Lee Iacocca distinguished himself as an automotive icon over a career that spanned nearly six decades. A hero to many for his leadership role in saving the former Chrysler Corporation from extinction, Iacocca is revered as the father of the Ford Mustang and the man who brought many beloved performance vehicles to American showrooms. Not inconsequentially, he also shepherded to market the Dodge Caravan, the world’s first minivan, changing forever the way that families seek mobility. Iacocca ventured into the environmental automotive realm with Chrysler’s electric TEVan debut under his watch in 1992, and then with electric bicycles and low-speed electric vehicles – decades ahead of today’s trend toward electric bikes – after retiring from Chrysler. The son of Italian immigrants, he exemplified love-of-country by serving as chairman of the Statue of Liberty-Ellis Island Foundation in the effort to renew our national icon in the early 1990s, an appointment made by President Ronald Reagan. Lee Iacocca passed in 2019 at the age of 94.
This article shares a 2004 interview of Iacocca conducted by editor/publisher Ron Cogan and is presented as it originally ran in Green Car Journal’s Spring 2004 issue.
Ron Cogan: After a long and storied career in the auto business, what motivated you to get into light electric transportation like electric bikes?
Lee Iacocca: “Until 1950, the auto business was not that huge. But two things happened. Eisenhower created a 42,000 mile road system and the G.I. bill. The guys came home, moved to the suburbs, and had a new life outside of the city and had two kids. We caught them in the sixties with the Mustang but that was just for fun. Then twenty years passed, and we caught them with minivans because their lives changed.
Baby Boomers and Electric Bikes
“The reason I tell you this story is, naively enough, I thought I followed the baby boomers so long I knew them, even though I wasn’t one of them. I got them in 1964, I got them in 1984, and I would get them in 2004 with something electric. The same guy who now has kids and grandkids buys our bike and says it seems like an oxymoron to have a bike that you don’t have to pedal, but you can. It has a seven speed Shimano derailleur on it, first class. But when the kids come home he can’t keep up with the grandkids, so he goes for a ride and uses the electric one on the hills. It doesn’t embarrass him. That was a great theory, but I never made it work.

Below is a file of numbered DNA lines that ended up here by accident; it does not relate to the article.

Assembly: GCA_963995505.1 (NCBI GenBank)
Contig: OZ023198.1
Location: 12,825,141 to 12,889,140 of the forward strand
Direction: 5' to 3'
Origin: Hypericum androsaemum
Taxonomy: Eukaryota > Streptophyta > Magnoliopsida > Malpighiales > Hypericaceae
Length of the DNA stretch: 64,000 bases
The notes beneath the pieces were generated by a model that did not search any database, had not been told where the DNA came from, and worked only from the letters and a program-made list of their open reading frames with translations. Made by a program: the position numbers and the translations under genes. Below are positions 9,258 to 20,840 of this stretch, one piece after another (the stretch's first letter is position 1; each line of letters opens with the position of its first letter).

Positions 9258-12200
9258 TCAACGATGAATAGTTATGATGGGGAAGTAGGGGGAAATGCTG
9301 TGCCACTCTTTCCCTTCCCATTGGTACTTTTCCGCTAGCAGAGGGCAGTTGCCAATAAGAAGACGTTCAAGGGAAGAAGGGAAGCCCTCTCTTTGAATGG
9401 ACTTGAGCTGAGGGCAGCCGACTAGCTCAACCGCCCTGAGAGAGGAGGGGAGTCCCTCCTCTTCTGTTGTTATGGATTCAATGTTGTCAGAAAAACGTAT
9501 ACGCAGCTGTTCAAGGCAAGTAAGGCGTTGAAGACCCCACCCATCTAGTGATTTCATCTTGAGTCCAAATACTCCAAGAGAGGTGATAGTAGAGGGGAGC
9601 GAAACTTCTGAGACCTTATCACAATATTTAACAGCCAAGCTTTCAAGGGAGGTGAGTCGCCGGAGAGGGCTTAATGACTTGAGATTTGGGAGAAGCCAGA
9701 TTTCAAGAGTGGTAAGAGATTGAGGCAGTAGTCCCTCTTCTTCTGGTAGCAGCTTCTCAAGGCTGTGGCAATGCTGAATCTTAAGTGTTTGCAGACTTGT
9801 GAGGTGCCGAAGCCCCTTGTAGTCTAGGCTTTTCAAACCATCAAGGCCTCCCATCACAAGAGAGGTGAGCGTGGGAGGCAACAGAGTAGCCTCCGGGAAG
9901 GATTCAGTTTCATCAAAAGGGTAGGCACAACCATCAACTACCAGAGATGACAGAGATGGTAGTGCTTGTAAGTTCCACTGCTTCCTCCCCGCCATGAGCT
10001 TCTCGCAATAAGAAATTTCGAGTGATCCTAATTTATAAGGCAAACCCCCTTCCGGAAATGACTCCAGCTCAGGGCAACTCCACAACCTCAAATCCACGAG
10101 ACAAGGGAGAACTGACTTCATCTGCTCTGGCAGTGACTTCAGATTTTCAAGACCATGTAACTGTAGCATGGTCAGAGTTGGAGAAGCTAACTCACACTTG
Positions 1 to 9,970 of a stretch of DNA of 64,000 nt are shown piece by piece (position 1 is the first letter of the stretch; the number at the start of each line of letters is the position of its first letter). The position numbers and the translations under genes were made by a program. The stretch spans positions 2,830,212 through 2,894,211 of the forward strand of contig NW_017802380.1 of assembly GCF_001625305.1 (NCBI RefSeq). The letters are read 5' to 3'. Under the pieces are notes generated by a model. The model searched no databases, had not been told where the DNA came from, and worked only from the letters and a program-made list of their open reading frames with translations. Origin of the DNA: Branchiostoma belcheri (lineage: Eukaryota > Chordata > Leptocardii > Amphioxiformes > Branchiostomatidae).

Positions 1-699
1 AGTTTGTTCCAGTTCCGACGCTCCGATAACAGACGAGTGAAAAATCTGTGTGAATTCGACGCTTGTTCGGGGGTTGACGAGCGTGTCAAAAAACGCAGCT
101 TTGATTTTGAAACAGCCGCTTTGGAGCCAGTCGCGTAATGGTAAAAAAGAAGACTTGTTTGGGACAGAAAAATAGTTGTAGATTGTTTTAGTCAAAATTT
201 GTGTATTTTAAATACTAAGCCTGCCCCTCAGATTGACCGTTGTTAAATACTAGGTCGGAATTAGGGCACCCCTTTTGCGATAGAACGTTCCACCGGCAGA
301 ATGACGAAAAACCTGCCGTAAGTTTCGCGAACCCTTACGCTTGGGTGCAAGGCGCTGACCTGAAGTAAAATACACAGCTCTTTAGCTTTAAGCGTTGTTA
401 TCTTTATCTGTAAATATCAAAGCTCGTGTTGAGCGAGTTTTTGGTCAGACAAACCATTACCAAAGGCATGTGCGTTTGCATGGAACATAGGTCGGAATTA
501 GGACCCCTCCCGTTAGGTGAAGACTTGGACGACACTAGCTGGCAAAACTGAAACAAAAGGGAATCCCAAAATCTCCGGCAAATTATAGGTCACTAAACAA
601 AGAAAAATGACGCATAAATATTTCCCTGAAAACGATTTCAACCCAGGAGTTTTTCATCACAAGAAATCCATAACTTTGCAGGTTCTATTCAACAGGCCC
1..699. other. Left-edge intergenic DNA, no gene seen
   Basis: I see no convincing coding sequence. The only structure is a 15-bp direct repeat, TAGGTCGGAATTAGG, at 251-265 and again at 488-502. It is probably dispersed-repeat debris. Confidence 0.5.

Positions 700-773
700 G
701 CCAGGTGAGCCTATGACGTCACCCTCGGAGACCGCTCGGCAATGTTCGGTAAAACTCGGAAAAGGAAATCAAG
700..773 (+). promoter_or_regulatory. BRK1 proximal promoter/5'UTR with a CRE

“I have a folding bike in my garage, it’s a knockout. It folds, it goes in the back of a minivan or Jeep, and I thought all the car dealers in America would have embraced it as an option because it gives you mobility where you can’t use internal combustion engines. I tried to force it, but in five years we’ve only sold about 25,000. But the market for bikes is so huge, all you have to do is get a small percentage of ‘em to say, ‘I’ll give electric a whirl.’
“The time is not here for electric cars. I’ve said that very openly. But the technology was here for light electric transportation and I thought there was demand, but I was wrong. I remember Pininfarina’s car. They had a hybrid in it, and I said, ‘Man this is off to the races, it might get support.’ In the background we’ll sell bicycles. It was light electric transportation systems and I said, ‘Let’s do it.’”
RC: So the vision was that electric bikes would lead to other light electric vehicles like neighborhood EVs and lightweight hybrids like the Pininfarina Ethos. How were you going to do this?
Lee Iacocca and his 'Green Team'
Iacocca: “I wanted every university to get on Lee’s Green Team. I wanted them to wear green jackets on campus, put a bike in every bookstore, and we’d get young people to say ‘Wow!’ If I get a bike in every garage, young kids are gonna say, ‘Hey dad, why do we have three cars and none of them are green?’ They’ll force the issue where older generations won’t. So, that’s what I tried to do when I came here.